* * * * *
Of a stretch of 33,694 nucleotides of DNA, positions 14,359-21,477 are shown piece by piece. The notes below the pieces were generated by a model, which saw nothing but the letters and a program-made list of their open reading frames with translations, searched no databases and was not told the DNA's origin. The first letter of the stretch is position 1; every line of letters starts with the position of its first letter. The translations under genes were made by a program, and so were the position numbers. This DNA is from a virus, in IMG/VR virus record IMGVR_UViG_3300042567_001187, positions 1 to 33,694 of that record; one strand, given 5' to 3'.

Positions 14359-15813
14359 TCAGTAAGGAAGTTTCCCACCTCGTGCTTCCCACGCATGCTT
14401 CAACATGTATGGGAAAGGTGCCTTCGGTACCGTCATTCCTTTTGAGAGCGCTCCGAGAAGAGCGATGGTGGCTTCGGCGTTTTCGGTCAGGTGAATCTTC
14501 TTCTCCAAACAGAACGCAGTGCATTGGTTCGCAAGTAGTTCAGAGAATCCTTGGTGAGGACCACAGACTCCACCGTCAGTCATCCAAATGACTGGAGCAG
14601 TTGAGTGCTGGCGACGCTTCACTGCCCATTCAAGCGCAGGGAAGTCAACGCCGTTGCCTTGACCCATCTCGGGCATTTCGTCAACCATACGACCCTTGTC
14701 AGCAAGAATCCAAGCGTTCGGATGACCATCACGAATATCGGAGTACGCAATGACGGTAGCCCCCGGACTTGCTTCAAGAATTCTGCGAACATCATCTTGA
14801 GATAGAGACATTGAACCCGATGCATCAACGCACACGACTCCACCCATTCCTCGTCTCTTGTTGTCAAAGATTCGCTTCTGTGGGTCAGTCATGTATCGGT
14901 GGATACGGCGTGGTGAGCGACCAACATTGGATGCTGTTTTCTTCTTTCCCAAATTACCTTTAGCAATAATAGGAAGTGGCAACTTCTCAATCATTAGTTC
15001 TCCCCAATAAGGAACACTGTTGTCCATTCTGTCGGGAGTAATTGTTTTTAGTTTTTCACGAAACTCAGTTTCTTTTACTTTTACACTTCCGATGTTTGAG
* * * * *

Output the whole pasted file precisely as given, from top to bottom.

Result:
Of a stretch of 33,694 nucleotides of DNA, positions 14,359-21,477 are shown piece by piece. The notes below the pieces were generated by a model, which saw nothing but the letters and a program-made list of their open reading frames with translations, searched no databases and was not told the DNA's origin. The first letter of the stretch is position 1; every line of letters starts with the position of its first letter. The translations under genes were made by a program, and so were the position numbers. This DNA is from a virus, in IMG/VR virus record IMGVR_UViG_3300042567_001187, positions 1 to 33,694 of that record; one strand, given 5' to 3'.

Positions 14359-15813
14359 TCAGTAAGGAAGTTTCCCACCTCGTGCTTCCCACGCATGCTT
14401 CAACATGTATGGGAAAGGTGCCTTCGGTACCGTCATTCCTTTTGAGAGCGCTCCGAGAAGAGCGATGGTGGCTTCGGCGTTTTCGGTCAGGTGAATCTTC
14501 TTCTCCAAACAGAACGCAGTGCATTGGTTCGCAAGTAGTTCAGAGAATCCTTGGTGAGGACCACAGACTCCACCGTCAGTCATCCAAATGACTGGAGCAG
14601 TTGAGTGCTGGCGACGCTTCACTGCCCATTCAAGCGCAGGGAAGTCAACGCCGTTGCCTTGACCCATCTCGGGCATTTCGTCAACCATACGACCCTTGTC
14701 AGCAAGAATCCAAGCGTTCGGATGACCATCACGAATATCGGAGTACGCAATGACGGTAGCCCCCGGACTTGCTTCAAGAATTCTGCGAACATCATCTTGA
14801 GATAGAGACATTGAACCCGATGCATCAACGCACACGACTCCACCCATTCCTCGTCTCTTGTTGTCAAAGATTCGCTTCTGTGGGTCAGTCATGTATCGGT
14901 GGATACGGCGTGGTGAGCGACCAACATTGGATGCTGTTTTCTTCTTTCCCAAATTACCTTTAGCAATAATAGGAAGTGGCAACTTCTCAATCATTAGTTC
15001 TCCCCAATAAGGAACACTGTTGTCCATTCTGTCGGGAGTAATTGTTTTTAGTTTTTCACGAAACTCAGTTTCTTTTACTTTTACACTTCCGATGTTTGAG